The contactless limit in the UK has increased to £100 from £45 as of October 15th, allowing customers to make larger purchases without using a chip and PIN. In the UK, 88% of debit cards and 81% of credit cards have contactless functionality, making contactless technology a feature of the majority of bank accounts worldwide.1
The previous maximum payment of £45 that was implemented in April 2020 has been more than doubled to the new contactless limit. The following infographic was made to illustrate how contactless limits vary globally as a result of recent increases in contactless card limits in other nations.
The highest contactless limit in Europe: UK
The UK currently boasts the largest contactless card limit in all of Europe, according to the infographic. The £100 restriction in the UK is more than twice as much as the €50 (£42) cap that applies to nations in the eurozone including Spain, Germany, and Portugal.
With a contactless maximum of 80 Swiss Francs (about £63), Switzerland has the second-highest restriction in Europe behind the United Kingdom. While their Scandinavian neighbors, Norway, have a limit of £43 that is comparable to the rest of Europe, Sweden has a contactless limit of £34.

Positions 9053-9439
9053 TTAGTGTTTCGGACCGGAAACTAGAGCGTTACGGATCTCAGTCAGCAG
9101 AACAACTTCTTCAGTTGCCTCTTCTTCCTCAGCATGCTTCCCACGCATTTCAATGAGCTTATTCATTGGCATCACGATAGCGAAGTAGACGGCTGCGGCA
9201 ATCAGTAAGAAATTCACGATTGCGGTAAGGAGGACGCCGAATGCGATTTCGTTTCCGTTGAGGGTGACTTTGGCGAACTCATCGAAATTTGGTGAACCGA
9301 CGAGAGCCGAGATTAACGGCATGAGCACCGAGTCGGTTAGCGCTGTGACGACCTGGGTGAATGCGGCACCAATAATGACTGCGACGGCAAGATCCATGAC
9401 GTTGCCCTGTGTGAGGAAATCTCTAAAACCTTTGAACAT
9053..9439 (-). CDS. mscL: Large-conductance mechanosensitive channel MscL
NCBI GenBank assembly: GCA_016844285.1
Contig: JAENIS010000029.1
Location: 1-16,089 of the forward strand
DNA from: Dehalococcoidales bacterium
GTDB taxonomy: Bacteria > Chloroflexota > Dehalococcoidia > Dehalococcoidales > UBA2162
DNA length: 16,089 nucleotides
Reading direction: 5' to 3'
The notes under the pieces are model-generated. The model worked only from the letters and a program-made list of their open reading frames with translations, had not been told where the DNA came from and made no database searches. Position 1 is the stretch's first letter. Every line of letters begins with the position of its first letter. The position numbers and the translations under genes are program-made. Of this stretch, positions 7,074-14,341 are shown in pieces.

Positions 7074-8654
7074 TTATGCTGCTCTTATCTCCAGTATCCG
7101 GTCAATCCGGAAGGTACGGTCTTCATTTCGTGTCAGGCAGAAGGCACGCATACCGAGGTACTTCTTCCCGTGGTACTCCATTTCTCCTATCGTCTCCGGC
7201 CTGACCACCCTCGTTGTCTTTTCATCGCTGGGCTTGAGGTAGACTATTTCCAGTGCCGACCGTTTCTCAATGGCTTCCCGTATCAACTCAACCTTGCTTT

The lowest contactless limit in Europe is £18 in Poland, while the next-lowest restriction is £27 in North Macedonia.
The top contactless limit globally: Canada
With a contactless maximum of 250 CAD, or slightly under £150, Canada narrowly defeats the United States to claim first place. While in the US, the limit is 200 USD (£146).
Meanwhile Australia and New Zealand are slightly beyond the UK’s contactless card maximum of £100, Asian nations Singapore, China, and Japan all have contactless limitations of £105.
|Japan||20,000 Japanese Yen||£127.35|
|China||1000 Chinese Yuan||£113.14|
|Singapore||200 Singapore Dollars||£107.85|
|New Zealand||200 NZD||£102.81|
|United Arab Emirates||500 AED||£99.05|
The lowest contactless limit globally: Iran
On the other end of the spectrum, Iran has the lowest contactless limit around the world, with the country’s 200,000 Iranian Rial limit converting to just £3.43. Chile has the lowest South American limit of £12, while Brazil’s is similar to the African nations Kenya and Uganda who have a limit below £30.
|South Africa||500 ZAR||£23|
|North Macedonia||2000 MKD||£27.40|
The contactless limit varies across other major countries as well, with Russia having a contactless limit of 5000 Russian roubles (£51) while India is just below with a limit of 5000 Indian rupees (£48).
Richard Lynch, Managing Director of Suits Me® said: “The UK was an early adopter of contactless payment technology, introducing the first contactless-enabled cards in 2007. Since then, the technology has come a long way and our research shows that the UK is leading in Europe with its new £100 contactless payment limit.”
“But we’re far from the biggest contactless spenders – across the Atlantic, the US and Canada both have contactless limits that convert to more than £145, and in Japan, consumers can spend up to £127 by simply tapping their card against a reader.”